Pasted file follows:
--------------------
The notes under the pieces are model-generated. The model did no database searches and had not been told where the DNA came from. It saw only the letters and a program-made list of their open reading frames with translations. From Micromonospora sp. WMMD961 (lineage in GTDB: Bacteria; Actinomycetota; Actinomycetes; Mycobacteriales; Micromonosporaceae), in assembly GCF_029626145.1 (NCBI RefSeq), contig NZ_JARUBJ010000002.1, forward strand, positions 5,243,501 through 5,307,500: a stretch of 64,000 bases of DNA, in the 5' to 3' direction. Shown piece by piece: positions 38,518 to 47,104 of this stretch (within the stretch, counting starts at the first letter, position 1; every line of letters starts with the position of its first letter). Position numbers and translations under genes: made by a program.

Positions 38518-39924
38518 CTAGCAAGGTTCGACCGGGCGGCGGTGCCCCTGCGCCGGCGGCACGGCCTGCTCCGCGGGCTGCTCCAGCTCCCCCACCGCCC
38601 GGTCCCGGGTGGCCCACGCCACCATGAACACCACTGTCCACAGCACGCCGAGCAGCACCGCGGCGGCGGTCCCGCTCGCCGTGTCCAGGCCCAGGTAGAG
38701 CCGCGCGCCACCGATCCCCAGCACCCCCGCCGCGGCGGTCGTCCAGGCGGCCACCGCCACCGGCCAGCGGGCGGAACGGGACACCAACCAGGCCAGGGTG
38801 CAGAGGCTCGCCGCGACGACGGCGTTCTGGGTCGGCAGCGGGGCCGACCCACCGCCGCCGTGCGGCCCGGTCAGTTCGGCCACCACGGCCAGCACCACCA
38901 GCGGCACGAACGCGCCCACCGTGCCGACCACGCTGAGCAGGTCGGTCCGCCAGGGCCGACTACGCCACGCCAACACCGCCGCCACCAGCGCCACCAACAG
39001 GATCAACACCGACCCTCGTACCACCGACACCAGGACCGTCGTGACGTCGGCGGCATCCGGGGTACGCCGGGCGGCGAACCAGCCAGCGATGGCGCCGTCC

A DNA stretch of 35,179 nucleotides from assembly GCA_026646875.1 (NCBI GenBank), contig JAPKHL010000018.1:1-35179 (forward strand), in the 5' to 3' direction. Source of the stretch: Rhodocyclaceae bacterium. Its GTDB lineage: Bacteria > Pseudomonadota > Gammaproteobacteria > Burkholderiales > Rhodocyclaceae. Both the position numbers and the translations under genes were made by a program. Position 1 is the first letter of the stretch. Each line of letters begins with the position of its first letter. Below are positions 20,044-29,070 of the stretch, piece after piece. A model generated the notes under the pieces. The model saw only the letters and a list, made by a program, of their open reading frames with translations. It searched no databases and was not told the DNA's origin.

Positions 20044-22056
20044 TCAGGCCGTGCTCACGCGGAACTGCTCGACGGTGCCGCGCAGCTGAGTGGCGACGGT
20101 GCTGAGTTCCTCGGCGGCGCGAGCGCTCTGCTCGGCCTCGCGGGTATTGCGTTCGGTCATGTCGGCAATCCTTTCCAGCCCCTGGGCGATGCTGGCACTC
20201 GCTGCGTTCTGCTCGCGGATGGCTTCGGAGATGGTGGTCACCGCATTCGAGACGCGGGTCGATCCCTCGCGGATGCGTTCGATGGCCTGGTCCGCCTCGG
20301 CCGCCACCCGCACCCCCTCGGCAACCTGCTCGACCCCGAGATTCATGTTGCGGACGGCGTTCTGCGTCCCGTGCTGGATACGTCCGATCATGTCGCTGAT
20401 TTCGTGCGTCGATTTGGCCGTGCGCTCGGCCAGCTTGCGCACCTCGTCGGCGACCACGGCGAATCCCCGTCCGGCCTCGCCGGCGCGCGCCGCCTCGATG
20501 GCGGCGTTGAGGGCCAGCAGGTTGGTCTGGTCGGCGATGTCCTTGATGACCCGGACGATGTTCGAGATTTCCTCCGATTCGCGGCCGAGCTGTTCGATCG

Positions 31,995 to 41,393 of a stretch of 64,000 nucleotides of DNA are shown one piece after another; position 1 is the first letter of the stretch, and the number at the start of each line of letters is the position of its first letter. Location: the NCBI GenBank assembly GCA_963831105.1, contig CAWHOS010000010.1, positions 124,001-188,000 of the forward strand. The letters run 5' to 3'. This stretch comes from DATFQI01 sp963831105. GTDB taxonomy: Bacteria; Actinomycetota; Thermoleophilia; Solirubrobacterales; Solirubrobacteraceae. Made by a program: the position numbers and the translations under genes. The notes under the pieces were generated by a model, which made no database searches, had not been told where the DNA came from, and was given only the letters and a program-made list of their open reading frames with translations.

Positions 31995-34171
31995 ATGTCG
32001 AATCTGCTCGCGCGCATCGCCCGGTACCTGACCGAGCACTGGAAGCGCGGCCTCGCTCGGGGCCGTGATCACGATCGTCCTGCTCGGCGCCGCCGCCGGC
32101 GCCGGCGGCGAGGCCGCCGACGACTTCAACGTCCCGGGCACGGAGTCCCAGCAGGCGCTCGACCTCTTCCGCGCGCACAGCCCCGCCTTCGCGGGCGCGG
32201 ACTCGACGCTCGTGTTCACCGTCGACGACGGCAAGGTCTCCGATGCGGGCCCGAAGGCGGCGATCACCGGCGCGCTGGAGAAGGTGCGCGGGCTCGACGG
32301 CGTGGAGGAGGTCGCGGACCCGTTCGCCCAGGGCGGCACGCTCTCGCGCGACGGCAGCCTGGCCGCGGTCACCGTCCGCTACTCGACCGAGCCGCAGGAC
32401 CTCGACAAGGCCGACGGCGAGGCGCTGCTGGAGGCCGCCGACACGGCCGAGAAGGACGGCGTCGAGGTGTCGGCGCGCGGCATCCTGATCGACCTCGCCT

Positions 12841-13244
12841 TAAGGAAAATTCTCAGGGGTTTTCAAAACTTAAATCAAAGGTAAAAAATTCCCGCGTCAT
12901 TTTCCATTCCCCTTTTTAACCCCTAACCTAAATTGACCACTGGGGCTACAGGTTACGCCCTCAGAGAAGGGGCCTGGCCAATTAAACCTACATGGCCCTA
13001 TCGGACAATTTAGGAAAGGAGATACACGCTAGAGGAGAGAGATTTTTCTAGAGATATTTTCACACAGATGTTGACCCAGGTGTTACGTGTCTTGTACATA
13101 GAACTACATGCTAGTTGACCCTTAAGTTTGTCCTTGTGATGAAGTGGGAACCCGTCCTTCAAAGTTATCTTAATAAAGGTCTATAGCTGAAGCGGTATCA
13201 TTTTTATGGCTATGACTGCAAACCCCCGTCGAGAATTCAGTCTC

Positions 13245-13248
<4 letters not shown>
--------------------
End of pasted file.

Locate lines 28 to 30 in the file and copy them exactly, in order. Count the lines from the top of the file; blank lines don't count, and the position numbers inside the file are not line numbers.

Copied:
13001 TCGGACAATTTAGGAAAGGAGATACACGCTAGAGGAGAGAGATTTTTCTAGAGATATTTTCACACAGATGTTGACCCAGGTGTTACGTGTCTTGTACATA
13101 GAACTACATGCTAGTTGACCCTTAAGTTTGTCCTTGTGATGAAGTGGGAACCCGTCCTTCAAAGTTATCTTAATAAAGGTCTATAGCTGAAGCGGTATCA
13201 TTTTTATGGCTATGACTGCAAACCCCCGTCGAGAATTCAGTCTC